Clement of Rome was an elder in in the late 1st century. The Roman Catholics call him a pope (Pope Clement I), but his letter is one of the best evidences against the existence of a pope in the early 2nd century.
He wrote a letter to the Corinthians in A.D. 96, approximately 40 years after Paul wrote his two letters. He lets us know the Corinthians repented of their divisiveness, but now, a generation later, it was returning. They'd even defrocked a couple elders.
The letter is addressed from the Church of Rome. Clement's name is not on it. Since the 2nd century, however, Christians have been attributing it to Clement, and so it is known as First Clement.
It's a beautiful letter, full of the Spirit of early Christianity. While some of the New Testament writings were circulating at this time, you can tell from the letter that the Old Testament is still the main "Bible" that the Church had.
Irenaeus, almost a century after Clement of Rome wrote his letter, listed Clement as the 3rd bishop to succeed Peter in Rome. The previous two were Linus and Anacletus, who would thus be the 2nd and 3rd pope in Roman Catholic reckoning.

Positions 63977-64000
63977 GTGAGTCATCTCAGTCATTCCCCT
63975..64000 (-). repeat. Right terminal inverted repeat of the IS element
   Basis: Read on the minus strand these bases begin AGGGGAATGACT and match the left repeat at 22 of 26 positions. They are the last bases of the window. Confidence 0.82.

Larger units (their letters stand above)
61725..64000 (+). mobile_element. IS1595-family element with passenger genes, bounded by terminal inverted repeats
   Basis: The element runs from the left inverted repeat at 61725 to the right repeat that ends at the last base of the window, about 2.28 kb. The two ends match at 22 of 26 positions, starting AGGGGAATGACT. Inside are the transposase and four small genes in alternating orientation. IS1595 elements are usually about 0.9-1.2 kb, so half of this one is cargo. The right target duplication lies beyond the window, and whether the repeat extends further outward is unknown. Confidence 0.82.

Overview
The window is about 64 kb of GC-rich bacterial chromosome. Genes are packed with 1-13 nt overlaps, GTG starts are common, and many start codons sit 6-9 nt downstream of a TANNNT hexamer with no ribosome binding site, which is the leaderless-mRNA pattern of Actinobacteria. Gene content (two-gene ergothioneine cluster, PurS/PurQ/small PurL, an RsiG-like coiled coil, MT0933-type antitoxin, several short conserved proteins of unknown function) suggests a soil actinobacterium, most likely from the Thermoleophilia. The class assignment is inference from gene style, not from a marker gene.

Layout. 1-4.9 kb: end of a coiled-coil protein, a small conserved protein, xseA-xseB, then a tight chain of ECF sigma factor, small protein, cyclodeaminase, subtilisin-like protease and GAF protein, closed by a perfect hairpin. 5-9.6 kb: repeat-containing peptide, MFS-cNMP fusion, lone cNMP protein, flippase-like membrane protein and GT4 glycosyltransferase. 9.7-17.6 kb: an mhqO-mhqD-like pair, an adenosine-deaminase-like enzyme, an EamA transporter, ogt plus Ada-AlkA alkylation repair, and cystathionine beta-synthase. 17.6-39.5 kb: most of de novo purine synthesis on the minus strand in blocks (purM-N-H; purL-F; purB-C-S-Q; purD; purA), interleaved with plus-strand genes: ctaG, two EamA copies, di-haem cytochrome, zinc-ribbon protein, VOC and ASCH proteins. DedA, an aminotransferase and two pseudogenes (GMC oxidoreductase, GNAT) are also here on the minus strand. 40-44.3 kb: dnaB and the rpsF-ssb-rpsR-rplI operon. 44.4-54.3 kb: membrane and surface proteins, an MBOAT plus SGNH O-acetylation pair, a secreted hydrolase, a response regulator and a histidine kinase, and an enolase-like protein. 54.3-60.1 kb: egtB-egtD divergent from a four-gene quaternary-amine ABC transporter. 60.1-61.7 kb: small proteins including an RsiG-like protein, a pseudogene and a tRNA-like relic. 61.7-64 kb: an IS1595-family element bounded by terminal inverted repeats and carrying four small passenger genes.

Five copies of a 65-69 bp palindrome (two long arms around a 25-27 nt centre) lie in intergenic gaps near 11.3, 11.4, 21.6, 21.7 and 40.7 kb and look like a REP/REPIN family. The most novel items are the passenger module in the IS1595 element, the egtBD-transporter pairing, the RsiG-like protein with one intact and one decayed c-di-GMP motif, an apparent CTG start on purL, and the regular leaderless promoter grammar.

Much of Irenaeus' quote is given on the apostolic succession quotes page. There was clearly not a pope in the 2nd century church, but succession in Rome and other churches established by apostles was powerful evidence that the catholic churches were holding to the faith passed down by the apostles.
Now the faith which is in Christ confirms all these [admonitions]. For he himself by the Holy Spirit addresses us in this way: "Come, ye children, hearken unto Me; I will teach you the fear of the Lord. What man is he that desireth life, and loveth to see good days? Keep thy tongue from evil, and thy lips from speaking guile. Depart from evil, and do good; seek peace, and pursue it." (ch. 22, Scripture quote from Psalm 34)
Scholars think First Clement was attached to the Codex Sinaiticus, one of two complete Bibles dating from the fourth century. It's not in perfect condition, being 1700 years old, so there's pages missing.
There is another writing, called Second Clement, that is no longer attributed to Clement. Often now it will be found with the title, An Early Christian Homily. It is dated from a few decades after Clement died.
Clement of Rome is vilified here and there for believing that the story of the phoenix bird was a true story. He uses it as an example in nature of the resurrection. I can't imagine why it's a problem that he believed the poor science of his day.
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